Audiobook Review: A Trick of the Light

Why have I not read any Louise Penny before this? Wonderful, expressive writing, rich and vivid characters that are all at once charming, hilarious and interesting to spend time with. A smart mystery but with that little extra with sharp and very realistic characters.

Synopsis: ( and taken from The New York Times) In A Trick of the Light, Inspector Gamache returns to Three Pines, a village so tiny and secretive it doesn’t appear on any maps.  A dead woman in a red dress turns up in Clara Morrow’s flower garden, ruining this local artist’s moment of glory after her solo show at the Musée d’Art Contemporain in Montreal. When the victim is identified as an art critic and frenemy from Clara’s past, she becomes an obvious “person of interest” to the police. But with so many members of the cutthroat art community on hand to make what they will of Clara’s success, there are plenty of suspects to go around.

The narrator, of course, is an extremely important person for an audiobook. The first five minutes or so are crucial in letting me know if I can continue or I’ll be hitting eject (I’ve done that with a few but then I’ve also painfully endured through others)! At first, I wasn’t so sure about this one, but as the book progressed and Chief Inspector Gamache digs deeper in to the world of artists, art dealers, gallery owners, the stodgey, almost pompous-like voice becomes absolute listening perfection.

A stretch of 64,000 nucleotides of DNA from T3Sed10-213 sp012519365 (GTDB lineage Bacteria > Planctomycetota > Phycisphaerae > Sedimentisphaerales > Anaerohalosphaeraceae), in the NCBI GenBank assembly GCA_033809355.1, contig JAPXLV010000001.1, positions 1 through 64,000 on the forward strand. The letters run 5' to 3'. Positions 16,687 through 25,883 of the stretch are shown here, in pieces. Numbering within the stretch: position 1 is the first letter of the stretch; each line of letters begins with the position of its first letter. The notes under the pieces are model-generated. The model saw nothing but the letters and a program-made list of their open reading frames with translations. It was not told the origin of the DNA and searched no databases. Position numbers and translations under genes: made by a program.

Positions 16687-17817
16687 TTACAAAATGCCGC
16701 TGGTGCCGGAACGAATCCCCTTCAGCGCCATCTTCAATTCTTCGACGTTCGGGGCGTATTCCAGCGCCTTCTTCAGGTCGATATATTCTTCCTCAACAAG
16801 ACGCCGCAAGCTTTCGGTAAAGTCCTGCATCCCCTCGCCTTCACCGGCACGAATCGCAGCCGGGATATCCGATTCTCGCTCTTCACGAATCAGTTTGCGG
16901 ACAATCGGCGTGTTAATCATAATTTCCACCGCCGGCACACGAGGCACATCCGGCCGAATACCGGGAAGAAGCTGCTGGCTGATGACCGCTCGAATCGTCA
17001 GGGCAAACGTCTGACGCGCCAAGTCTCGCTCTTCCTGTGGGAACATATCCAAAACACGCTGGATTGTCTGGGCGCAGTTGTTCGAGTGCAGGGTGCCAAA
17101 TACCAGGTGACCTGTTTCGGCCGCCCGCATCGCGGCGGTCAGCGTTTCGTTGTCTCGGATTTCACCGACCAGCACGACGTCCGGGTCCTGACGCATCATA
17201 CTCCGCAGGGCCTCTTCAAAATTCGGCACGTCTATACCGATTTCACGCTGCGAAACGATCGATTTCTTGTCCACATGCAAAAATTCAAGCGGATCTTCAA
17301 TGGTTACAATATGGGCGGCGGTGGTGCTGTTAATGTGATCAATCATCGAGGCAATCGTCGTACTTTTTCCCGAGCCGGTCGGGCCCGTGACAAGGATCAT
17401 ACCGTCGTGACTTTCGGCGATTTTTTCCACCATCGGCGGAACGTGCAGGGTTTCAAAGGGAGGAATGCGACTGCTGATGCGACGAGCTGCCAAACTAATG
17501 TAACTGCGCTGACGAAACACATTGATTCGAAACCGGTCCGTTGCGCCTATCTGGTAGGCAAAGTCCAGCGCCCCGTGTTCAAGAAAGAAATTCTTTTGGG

Such fluid beautiful writing with characters that pop off the page. I loved having this story read to me. Having Ruth, the old, ornery drunken poet, brought to life by the narrator is worth the price of admission alone. Her exchanges with Inspector Beauvoir are just awesome. The exchanges between Beauvoir and Gamache are brilliant as well.

But the beauty and feeling in her writing also made me cry when I drove to work (at the part where Gamache tells Lillian Dyson’s parents she has been murdered.) The tenderness, the emotion, in how it was written (and narrated) was done in such a way that I had trouble driving the car while blinking back the tears.

It did drag just a teeny-tad for me in the middle-to-the-end, but overall, a very enjoyable read. Her writing will most definitely draw me back for more, and in my opinion is far more satisfying than Kate Atkinson’s drab, non-descriptive style.

And…by the end I had it narrowed down to two suspects and I’m happy to say that one of my two was the actual murderer. Duh dunh dunhhh…. :-)